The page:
Kansas Cigarette Tax Proposal Ignores Economic Realities

Published December 1, 2008

Politicians continue to take aim at “Big Tobacco” in the search for additional tax revenues, as Kansas Gov. Kathleen Sebelius (D) recently announced plans to put a 50 cents per pack cigarette tax increase “right back on the table.”

Not to be outdone, the Kansas Health Policy Authority subsequently proposed hiking the tax by 75 cents a pack, to pay for new spending on government health care programs.

Unfortunately for the governor and the authority, hiking taxes on smokers is one of the least-effective ways to raise long-term revenue.

Avoiding High-Tax Areas

Raising cigarette taxes always looks attractive to lawmakers on paper, as revenue forecasters often show a windfall of projected receipts. In the real world, however, people respond to incentives, and cigarette taxes have been shown to encourage smokers to avoid high-tax jurisdictions.

As state after state has learned, the promise of substantial cigarette tax revenue often goes up in smoke.

In Maryland, for example, lawmakers last year doubled the state’s cigarette tax to $2 a pack to pay for additional health care and balance the budget. They expected a revenue boom to help fix their state’s unstable finances.

They were sorely disappointed. Cigarette sales are down 25 percent in the state—nearly 30 million fewer cigarettes have been sold in Maryland since the tax increase took effect this year. The cigarette tax, supposedly the panacea for the state’s budget woes, has come up short, and lawmakers in Annapolis are back at the drawing board.

Beyond Borders

Retailers in Maryland have seen their cigarette sales plummet because of good old-fashioned competition—in this case, tax competition. Just across the Potomac River, Maryland residents can take full advantage of the lower taxes in Virginia. Maryland’s neighbor to the south has one of the lowest cigarette taxes in the nation, at 30 cents a pack.

The cost difference with a bordering state has made it profitable for Maryland drivers to venture down Interstate 95 into the Old Dominion, saving $1.70 a pack in cigarette taxes alone. Maryland has responded with hopeless investigations and searches of suspected “tax evaders” on the border.


Missouri’s Low, Low Tax

Only a few states have lower cigarette taxes than Virginia. Unfortunately for Sebelius and the other cigarette tax-hikers in Kansas, neighboring Missouri is one of them. The Show-Me State levies a tax of only 17 cents per pack of cigarettes, the second lowest cigarette tax in America.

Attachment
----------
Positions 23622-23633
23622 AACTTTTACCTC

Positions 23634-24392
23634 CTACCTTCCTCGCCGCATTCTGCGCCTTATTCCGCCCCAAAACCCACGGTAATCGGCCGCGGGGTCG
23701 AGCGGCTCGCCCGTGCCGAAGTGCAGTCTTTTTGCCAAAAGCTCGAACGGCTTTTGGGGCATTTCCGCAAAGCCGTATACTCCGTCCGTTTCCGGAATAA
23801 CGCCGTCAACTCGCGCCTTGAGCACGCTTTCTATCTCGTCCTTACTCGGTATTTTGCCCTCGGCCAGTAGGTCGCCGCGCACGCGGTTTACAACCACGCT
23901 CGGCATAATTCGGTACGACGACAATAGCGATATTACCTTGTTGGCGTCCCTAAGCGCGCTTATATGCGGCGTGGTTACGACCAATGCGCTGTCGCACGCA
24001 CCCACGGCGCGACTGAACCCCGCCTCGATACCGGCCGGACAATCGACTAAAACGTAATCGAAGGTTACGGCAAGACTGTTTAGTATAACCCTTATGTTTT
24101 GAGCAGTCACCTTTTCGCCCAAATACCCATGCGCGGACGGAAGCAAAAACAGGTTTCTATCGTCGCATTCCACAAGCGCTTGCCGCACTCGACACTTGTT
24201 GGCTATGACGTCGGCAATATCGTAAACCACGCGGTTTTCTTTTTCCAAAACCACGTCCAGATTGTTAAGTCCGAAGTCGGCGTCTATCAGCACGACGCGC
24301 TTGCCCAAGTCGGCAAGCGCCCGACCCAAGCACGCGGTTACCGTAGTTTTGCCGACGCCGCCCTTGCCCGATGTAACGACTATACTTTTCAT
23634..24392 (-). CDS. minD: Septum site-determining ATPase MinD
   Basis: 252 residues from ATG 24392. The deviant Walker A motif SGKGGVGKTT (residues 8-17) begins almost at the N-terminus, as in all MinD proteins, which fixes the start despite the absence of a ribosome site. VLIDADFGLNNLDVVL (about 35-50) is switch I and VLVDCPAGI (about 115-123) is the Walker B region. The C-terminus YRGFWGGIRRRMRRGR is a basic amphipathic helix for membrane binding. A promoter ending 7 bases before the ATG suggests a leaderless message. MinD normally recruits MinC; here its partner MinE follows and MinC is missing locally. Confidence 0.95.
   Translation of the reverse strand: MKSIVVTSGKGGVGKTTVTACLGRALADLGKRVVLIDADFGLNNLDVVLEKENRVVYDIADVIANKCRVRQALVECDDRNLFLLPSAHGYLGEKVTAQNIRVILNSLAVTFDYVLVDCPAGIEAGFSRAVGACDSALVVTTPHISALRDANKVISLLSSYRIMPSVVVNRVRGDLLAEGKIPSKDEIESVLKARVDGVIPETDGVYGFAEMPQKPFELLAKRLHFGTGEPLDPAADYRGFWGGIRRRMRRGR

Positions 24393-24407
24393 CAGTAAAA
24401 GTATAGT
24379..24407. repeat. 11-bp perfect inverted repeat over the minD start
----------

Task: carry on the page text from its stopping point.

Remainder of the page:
With such competitors sitting just across Kansas’s border, every policymaker in Topeka should understand policy changes are not created in a vacuum. Every time a state changes tax policy, it directly and immediately influences the choices of businesses and individuals—in this case, smokers.

If the Kansas Health Policy Authority is successful and Kansas lawmakers adopt the proposed 75 cents per-pack cigarette tax increase, the tax would increase to $1.54 per pack. The tax cost per pack of cigarettes would be $1.37 lower in Missouri, and Kansas’s tax would be higher than in any bordering state.

Even state House Minority Leader Dennis McKinney (D-Greensburg) has publicly acknowledged the difficulty of Kansas competing with Missouri if the tax increase passes.

Border State Competition

As lawmakers in Maryland have painfully learned, states cannot expect cigarette taxes will raise enough revenue to solve budget problems or expand health coverage. States cannot expect smokers to ignore the incentive to purchase their cigarettes in bordering states, especially when the cost difference is very high. The thousands of residents in Johnson County would be only a short drive away from significant savings on tobacco products.

Unfortunately, with politically charged topics such as these, it is easy for some public policy leaders to lose sight of basic economic realities. However, it is clear Kansas’s proposed tobacco tax increase will fail to raise the expected revenue. Consumers will have a greater incentive to purchase their cigarettes across state lines, and today they can evade the increased taxes in the comfort of their own home, through the Internet.

Politically, cigarette taxes are an easy sell because they target a small fraction of society and involve a socially unpopular activity. Nonetheless, cigarette taxes are strikingly bad public policy.

Jonathan Williams ([email protected]) is an economist and director of the Tax and Fiscal Policy Task Force of the American Legislative Exchange Council.